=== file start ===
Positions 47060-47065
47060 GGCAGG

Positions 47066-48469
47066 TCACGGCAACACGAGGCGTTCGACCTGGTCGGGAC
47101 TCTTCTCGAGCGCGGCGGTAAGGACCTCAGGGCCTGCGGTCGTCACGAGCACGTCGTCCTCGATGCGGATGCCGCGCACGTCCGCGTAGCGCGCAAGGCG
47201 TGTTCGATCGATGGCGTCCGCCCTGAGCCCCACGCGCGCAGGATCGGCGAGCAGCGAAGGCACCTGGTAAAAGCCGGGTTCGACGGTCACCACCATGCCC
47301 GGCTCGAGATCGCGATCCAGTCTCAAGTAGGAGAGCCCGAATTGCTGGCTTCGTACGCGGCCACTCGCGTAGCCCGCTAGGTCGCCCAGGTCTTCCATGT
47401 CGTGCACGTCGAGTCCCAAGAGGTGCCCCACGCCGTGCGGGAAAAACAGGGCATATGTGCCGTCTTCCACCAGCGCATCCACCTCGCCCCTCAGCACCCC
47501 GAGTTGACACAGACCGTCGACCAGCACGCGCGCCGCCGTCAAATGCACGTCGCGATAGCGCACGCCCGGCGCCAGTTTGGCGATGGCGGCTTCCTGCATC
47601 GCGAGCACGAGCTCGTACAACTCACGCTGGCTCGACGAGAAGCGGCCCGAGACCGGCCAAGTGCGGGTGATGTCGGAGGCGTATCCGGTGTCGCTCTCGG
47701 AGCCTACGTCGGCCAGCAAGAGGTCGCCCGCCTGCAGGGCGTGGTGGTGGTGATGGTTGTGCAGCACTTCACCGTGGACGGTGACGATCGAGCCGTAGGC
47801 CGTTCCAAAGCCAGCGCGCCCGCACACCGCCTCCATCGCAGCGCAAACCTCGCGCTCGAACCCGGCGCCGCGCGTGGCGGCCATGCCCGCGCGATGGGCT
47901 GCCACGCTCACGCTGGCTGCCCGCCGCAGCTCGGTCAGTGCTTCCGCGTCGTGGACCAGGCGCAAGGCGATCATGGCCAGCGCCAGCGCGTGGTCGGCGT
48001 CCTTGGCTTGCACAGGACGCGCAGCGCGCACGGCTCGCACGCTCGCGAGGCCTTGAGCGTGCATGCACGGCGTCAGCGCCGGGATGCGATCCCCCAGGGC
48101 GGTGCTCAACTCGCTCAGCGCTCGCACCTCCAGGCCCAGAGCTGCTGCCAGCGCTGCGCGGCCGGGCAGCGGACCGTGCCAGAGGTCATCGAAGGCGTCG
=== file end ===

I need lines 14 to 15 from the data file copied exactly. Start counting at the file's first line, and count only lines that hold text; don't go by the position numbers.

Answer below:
48001 CCTTGGCTTGCACAGGACGCGCAGCGCGCACGGCTCGCACGCTCGCGAGGCCTTGAGCGTGCATGCACGGCGTCAGCGCCGGGATGCGATCCCCCAGGGC
48101 GGTGCTCAACTCGCTCAGCGCTCGCACCTCCAGGCCCAGAGCTGCTGCCAGCGCTGCGCGGCCGGGCAGCGGACCGTGCCAGAGGTCATCGAAGGCGTCG